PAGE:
Photograph: Clyde Sargent and Frankie Jane Logan Sargent, Taylor County, Texas, date?

Frankie Jane Logan was the daughter of Thomas Franklin Logan and Martha Jane “Janie” Nash Logan. Frankie Jane Logan was born 20 October 1900 in Clifton, Bosque County, Texas. She married Clyde Hilton Sargent in Taylor County, Texas. He was born 8 March 1901. Clyde Sargent died 11 November 1947; Frankie Jane Logan Sargent died 15 February 1985.

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Photograph furnished by Melba Riedel

Byrd Logan: Confederate casualty report, Battle of Stones River (also known as Battle of Murfreesboro), Tennessee, and discharge due to wound

Byrd Logan served in Co. F, Captain Eddins Company, 41st Alabama Infantry Regiment, Confederate States of America (CSA). He was severely wounded in the arm at Stones River (Murfreesboro) and  was medically discharged as a result.

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Byrd Logan’s medical discharge for a gun shot wound in the arm shows him born in Lincoln County, North Carolina. He was the son of Freeman Logan and Sabra Martin Logan. He lived in Tuskaloosa (Tuscaloosa) County, Alabama. Byrd Logan married Ann Sexton. He died in Tuscalooosa County, AL, 27 September 1895.

Little-known fact about the Mexican-American War of 1846-1848

Logan Connections details a smattering of Logans or Logan-affiliated men who served in the Mexican War of 1846-1848. Author Ronald C. White points out that the war, “… largely forgotten today, was the second costliest war in American history in terms of the percentage of soldiers who died.” There were 78,718 American soldiers who served in the war: 13,283 died, a casualty rate of nearly 17 percent. That compares with a casualty rate of 2.5 percent for Americans in World Wars I and II, 0.1 percent for Korea and Vietnam, and 21 percent for the Civil War. As was typical of nearly all wars until recent times — with the advent of modern medicine, knowledge of the germ theory of disease, and improved methods of sanitation —  11,652 of the soldiers died of illness, disease, and accidents, not actual combat.

One Mexican War veteran profiled in Logan Connections is John Benjamin Ragland, son of Benjamin Ragland and Nancy Dodson Ragland. This family moved from Allen County, Kentucky, to Perry County, Illinois. John B. Ragland’s story helps illustrate the toll the Mexican War took on the men.

Ragland served as a private in Co. K, 2nd Regiment Illinois Volunteers (or 2nd Illinois Foot). At the Battle of Buena Vista 23 February 1847, Private Ragland was wounded, a wound from which he never fully recovered. He received a pension as well as 160 acres of public domain land. But his wound eventually killed him and he died young on 5 July 1863 in Perry County, Illinois. His death, like so many, wouldn’t be counted as an “official” death from the war, but it was very much so.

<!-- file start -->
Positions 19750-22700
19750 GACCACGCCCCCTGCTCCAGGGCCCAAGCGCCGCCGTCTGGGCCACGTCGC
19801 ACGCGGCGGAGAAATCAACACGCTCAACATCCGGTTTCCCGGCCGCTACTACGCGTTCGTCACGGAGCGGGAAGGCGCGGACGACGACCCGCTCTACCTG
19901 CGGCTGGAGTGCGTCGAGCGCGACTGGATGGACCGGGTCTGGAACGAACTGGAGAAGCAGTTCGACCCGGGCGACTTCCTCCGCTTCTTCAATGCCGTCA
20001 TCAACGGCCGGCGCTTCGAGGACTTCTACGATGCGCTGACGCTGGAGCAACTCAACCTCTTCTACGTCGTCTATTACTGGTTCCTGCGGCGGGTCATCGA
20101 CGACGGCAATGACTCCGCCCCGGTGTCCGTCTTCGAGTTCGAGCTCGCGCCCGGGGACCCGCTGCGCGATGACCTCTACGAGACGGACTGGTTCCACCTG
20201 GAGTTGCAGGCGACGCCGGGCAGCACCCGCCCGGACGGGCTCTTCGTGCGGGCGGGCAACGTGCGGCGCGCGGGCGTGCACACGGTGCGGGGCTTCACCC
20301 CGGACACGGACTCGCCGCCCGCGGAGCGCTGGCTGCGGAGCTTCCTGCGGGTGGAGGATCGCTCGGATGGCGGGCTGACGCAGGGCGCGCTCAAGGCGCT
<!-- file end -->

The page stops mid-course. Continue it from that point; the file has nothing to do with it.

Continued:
Interestingly, John B. Ragland and his wife, Martha Jane Huggins Ragland, named their son James Knox Polk Ragland, after President James K. Polk who forced the U.S. aggression against Mexico. James K. Polk Ragland went by J.K.P. Ragland. (There were a lot of J.K.P.s at the time.)

(The source for the above quote and casualty statistics comes from Ronald C. White’s book, American Ulysses — A Life of Ulysses S. Grant, 2016.)

Photograph: Flooded Kaolin clay open pit mine, Mountain Glen, Union County, Illinois

Kaolin clay, once especially prized for its glaze on pottery, was mined near Mountain Glen in Union County, Illinois. A small railroad depot, Kaolin Station, served the mine and vicinity. During World War I, several hundred men worked the pit. Later, when the demand for Kaolin clay dried up and the work stopped, the pit gradually filled with water. Today, it’s a small county park.

Alice Logan, daughter of James W. Logan and Eveline Wilson Logan, married (second) John William Evans. John Evans was one of the hundreds drawn to the mine for work. The 1910 Union County, Illinois, census lists him as “Miner, Kaolin Mine.”

Mining is, of course, a “boom and bust” economy. When the Kaolin mine closed, Mountain Glen, Alto Pass, and other communities drastically shrank in population. Most of the miners and their families moved on to other, fresh diggings. Today, Alto Pass remains an especially scenic site.

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Tombstone: William Benjamin “Bennie” Coates, Old Concord Cemetery, Washington County, Illinois, 1914-1920

William Benjamin “Bennie” Coates, son of Grover Cleveland Coates and Tillie Gass Coates, was born in October of 1914 in Perry County, Illinois. He was named for his grandfathers, William Coates and Benjamin Gass. He died 22 October 1920 of what was known at the time as “T.B. of the bone,” today called Pott’s disease. He is buried at Old Concord Cemetery, Washington County, Illinois.Scan 4 2.jpeg